iPhone app globalization: Ready for take-off

The WSJ has an article about iPhone developers taking their apps global.

It’s very early days, but it’s safe to say that localization vendors are drooling over the possibilities. Although many apps aren’t going to present much in the way of translation revenue, the localization engineering work can be quite substantial.

I’m currently aware of two vendors that have been doing a good job of specializing in this area:

Some app developers I’ve spoken with still question the degree to which they must localize their apps. After all, many report significant sales in markets around the word WITHOUT any localization investment on their part. So they naturally want to know what additional sales they’re going to get for their investment. There are many factors to consider. The ROI of a 99 cent app could be tough to achieve if you’ve got to completely internationalize your app. If your app is already internationalized, the ROI is much easier to achieve.

But China and Japan, as noted in the WSJ article, could be what pushes more and more developers into finally opening their checkbooks.

Here’s what one iPhone developer says:

“We definitely have plans to get all our games localized,” said Andrew Stein, PopCap’s director of mobile business development. “We may see more than half of our sales come from outside of the U.S.” PopCap’s $2.99 “Plants vs. Zombies” tower defense game is currently No. 1 in China, according to App Store rankings.

The article stresses that few apps are currently localized — and I will second that. In fact, the only apps that I’m aware of that support more than 20 languages are Apple’s own default apps. Outside of Apple, PayPal and Google apps appear to be the most global overall.

Here’s a rough tally of what I’ve seen so far:

  • PayPal Mobile: 15 languages
  • Google Mobile: 15 languages
  • Facebook Mobile: 7 languages
  • Monopoly: 6 languages

What am I missing here?

When machine translation and volunteer translators collide: A YouTube/TED case study

Google recently announced a rather nifty feature in YouTube: Auto-translation of auto-generated video captions.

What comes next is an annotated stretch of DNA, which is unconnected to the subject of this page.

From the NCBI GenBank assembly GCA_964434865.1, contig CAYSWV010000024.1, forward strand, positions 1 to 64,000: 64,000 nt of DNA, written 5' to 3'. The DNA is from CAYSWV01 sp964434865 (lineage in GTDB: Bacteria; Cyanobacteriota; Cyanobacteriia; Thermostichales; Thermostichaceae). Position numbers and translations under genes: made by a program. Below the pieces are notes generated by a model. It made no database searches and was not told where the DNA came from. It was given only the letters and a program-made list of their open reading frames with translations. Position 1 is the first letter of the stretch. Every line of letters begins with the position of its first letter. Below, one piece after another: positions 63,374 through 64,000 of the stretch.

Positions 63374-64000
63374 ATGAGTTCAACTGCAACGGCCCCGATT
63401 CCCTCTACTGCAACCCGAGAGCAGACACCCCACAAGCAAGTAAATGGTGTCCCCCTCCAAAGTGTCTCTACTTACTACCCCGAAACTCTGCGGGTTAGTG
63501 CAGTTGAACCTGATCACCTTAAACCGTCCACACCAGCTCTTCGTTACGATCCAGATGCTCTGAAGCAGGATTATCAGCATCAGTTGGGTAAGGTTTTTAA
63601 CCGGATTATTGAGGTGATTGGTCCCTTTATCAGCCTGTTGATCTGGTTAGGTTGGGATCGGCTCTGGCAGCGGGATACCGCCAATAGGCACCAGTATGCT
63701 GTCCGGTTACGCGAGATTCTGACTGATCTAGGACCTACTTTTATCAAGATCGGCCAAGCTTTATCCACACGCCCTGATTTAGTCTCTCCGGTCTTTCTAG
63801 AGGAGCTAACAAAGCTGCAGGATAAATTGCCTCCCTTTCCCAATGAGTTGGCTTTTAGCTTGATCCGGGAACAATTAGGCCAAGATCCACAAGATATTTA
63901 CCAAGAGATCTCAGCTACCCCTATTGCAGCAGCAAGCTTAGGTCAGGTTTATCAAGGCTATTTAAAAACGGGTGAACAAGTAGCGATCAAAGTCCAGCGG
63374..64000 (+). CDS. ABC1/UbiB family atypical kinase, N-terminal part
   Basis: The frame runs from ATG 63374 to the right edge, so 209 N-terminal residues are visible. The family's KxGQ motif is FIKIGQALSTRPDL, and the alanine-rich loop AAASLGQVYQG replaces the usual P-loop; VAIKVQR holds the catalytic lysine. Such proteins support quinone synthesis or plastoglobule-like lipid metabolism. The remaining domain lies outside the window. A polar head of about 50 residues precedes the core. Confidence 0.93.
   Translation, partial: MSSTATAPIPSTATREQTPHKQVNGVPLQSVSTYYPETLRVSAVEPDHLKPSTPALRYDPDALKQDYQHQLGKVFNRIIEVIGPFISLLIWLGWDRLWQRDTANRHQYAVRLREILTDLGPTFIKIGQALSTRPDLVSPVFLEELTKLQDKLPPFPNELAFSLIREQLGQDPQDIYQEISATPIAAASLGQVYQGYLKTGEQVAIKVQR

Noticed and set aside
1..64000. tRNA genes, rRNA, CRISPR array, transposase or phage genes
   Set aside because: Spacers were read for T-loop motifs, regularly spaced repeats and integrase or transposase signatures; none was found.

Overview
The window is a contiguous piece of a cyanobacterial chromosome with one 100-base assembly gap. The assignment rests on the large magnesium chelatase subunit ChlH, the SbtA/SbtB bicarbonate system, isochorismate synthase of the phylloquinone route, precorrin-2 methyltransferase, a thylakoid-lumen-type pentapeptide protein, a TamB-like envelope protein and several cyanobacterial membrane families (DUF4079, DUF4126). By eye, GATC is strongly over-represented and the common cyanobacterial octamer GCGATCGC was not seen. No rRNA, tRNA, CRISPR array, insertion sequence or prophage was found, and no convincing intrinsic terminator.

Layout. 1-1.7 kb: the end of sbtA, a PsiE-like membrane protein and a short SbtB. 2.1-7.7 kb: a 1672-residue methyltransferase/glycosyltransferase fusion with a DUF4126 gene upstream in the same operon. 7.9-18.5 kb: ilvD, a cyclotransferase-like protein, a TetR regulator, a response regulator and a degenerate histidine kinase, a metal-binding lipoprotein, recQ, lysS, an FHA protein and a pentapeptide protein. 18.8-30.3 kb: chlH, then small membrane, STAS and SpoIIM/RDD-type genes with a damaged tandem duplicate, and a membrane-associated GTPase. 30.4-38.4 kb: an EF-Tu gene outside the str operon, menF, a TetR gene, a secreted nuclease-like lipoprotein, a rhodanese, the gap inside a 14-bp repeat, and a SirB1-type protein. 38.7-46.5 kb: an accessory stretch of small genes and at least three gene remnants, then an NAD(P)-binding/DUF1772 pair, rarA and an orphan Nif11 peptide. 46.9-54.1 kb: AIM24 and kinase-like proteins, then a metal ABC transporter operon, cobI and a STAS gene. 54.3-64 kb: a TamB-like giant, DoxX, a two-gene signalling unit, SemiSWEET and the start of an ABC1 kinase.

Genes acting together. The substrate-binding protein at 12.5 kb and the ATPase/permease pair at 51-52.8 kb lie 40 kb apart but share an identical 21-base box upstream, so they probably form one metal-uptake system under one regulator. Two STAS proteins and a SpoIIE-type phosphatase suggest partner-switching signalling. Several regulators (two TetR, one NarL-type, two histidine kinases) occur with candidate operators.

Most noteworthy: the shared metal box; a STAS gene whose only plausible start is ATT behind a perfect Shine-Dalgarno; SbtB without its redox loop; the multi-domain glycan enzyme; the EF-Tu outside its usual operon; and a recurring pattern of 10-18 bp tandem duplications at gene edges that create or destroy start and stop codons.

So not only is Google automatically transcribing the text of its videos, it’s also providing translations — via machine translation. Now I just need a “machine reader” so I can process all of this new content — as I’m running out of hours in a day.

Google’s blog post notes:

In the next few months we expect over 150,000 Youtube channels to implement auto-captioning with translation. This is just the beginning and we hope that all Youtube content will soon be enjoyed by all Youtube users, regardless of what language they speak.

One of the examples cited is a TED talk by author Elizabeth Gilbert, show here:

Here’s how you enable the auto-translation — hover your mouse over the Closed Caption icon and click the Translate Captions link.

I found the language-selection overlay (shown below) challenging to scroll through. But I suspect this feature will be automated eventually, similar to how Google’s Chrome browser has automated translation based on your language setting.

What I find interesting about the Gilbert talk is that TED has recruited its own army of translators — human translators — to do the same thing but in higher quality.

Here is the TED-translated version of the same talk:

I think it’s safe to assume that the volunteers are going to offer a much higher-quality translation of the video. But TED does not (yet) support the breadth of languages that Google supports. So while TED has the advantage in quality, Google has the advantage in languages.